Tips for Raising a Transracial Adoptee
Parenting a child who is a different race or culture than you requires extra education and preparedness to be ready for culture and identity issues. You will have the tremendous responsibility of helping your child navigate issues of race, culture, and identity in ways that those who are parenting same-race children do not. How can you raise a transracial adoptee to have a healthy sense of identity and race?
We posed this question to a panel of young adult transracial adoptees during a recent podcast. In a roundtable format, they shared thoughts from the experiences of growing up in families who are different races than they are. The podcast covered many meaningful conversations, and we are grateful for their transparency and willingness to share these parts of their stories.
In Their Own Words
- Ask for help to find cultural and racial experiences for your child and your family to join together.
- Take your child to a hair salon or barber of your child’s race or culture. Ask for products, daily care tips, and other supports to care well for your child’s hair.
- Tell your child his story of adoption and the people from whom he came, “often and early” to normalize their experience.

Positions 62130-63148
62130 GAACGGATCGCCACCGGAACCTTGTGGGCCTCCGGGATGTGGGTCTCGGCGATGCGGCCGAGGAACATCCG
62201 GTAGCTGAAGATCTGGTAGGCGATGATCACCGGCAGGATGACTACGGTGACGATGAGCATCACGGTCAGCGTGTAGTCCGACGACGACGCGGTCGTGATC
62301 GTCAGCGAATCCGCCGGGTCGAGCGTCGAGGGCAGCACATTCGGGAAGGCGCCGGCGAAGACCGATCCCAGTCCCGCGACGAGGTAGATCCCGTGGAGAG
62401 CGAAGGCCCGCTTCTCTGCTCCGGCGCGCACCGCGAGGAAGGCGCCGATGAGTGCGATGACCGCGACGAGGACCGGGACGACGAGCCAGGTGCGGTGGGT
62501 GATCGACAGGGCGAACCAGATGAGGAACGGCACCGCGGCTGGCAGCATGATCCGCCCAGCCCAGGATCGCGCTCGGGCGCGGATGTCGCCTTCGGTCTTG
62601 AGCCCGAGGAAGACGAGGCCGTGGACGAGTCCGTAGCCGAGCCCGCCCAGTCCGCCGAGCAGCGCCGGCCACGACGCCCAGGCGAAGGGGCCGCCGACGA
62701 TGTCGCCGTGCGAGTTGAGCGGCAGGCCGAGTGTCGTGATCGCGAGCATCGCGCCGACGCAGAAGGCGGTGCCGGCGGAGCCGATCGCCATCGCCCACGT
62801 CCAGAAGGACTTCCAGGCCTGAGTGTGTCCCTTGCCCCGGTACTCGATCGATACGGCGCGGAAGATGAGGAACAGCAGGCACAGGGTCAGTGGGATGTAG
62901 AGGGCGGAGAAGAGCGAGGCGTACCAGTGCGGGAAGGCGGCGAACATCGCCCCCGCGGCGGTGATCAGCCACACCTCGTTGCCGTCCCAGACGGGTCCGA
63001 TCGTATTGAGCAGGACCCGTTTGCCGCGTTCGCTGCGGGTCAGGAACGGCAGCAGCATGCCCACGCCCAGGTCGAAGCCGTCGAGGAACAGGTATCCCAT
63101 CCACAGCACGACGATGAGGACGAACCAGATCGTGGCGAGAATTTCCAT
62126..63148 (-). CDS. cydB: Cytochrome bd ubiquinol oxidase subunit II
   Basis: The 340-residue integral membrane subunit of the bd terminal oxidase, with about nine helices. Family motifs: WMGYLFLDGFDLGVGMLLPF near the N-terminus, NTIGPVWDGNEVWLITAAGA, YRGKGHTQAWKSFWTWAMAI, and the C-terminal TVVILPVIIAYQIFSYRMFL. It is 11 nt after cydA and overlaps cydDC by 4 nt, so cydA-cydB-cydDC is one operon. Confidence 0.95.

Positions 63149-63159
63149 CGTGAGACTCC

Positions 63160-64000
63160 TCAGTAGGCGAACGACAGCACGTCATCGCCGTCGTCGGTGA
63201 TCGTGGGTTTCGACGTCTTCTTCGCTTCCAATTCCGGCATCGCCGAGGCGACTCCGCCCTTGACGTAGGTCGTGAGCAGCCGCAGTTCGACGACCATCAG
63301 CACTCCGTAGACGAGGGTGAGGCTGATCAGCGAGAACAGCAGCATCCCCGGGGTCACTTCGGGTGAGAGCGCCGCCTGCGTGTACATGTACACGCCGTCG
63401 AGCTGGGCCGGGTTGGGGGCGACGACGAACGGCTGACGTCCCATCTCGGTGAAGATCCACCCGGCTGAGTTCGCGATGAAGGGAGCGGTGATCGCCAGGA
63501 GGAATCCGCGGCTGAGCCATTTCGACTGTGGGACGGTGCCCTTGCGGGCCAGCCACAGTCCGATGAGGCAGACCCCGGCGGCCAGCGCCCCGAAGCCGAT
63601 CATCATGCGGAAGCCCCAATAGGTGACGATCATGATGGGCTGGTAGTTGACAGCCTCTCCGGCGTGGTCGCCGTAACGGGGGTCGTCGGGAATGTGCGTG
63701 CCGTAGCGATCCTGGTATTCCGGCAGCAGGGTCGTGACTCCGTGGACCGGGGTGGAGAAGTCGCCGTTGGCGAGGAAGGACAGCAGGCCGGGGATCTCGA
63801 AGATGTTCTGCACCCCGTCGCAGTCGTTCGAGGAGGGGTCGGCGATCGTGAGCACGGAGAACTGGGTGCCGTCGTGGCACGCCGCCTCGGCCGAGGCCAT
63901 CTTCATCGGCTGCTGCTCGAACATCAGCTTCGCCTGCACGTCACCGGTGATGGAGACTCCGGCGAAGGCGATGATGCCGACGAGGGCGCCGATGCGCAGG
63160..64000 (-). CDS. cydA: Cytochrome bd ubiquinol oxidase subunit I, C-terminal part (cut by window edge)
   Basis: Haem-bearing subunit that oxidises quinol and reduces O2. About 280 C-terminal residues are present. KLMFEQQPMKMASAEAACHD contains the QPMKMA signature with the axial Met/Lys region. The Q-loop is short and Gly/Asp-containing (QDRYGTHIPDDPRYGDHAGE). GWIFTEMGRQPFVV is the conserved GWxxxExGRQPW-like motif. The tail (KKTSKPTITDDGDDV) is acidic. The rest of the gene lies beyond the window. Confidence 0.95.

- Give the child access to the culture from which he came through music, literature, the arts, media, food, cultural activities, religious groups.
- Create opportunities for your child to take in cultural and racial experiences. However, be attuned to your child’s stage of understanding. Allow her to make some choices about how much, when, and how to engage. Recognize that those choices will change with age and development.
- Learn more for your benefit. Seek mentors from your child’s race or culture. Ask questions. Communicate to your child that you are learning for your personal growth as well.
- Be an ally to your child by communicating unconditional support and acceptance of her experiences and her process of developing identity.
- Seek out charitable organizations that specifically effect change in the country or culture from which your child came.
- Keep in mind that developing a healthy racial identity is not going to be easy for your child. Ensure that your child knows you are with him for the long haul and will do the hard work together.
- Connect your child to international homeland tours and culture camps, and provide other opportunities year-round.
Our tips are by no means exhaustive, as this panel represented just a few adoptee voices. In fact, it’s not the first time we’ve asked young adult adoptees for input on the topic. However, it’s a great working list to set your mind toward growth. Starting here can help you learn an openness to ideas you might not have encountered with your child yet.
Image Credits: Youchou Wang; Virginia State Parks Images cropped to fit our format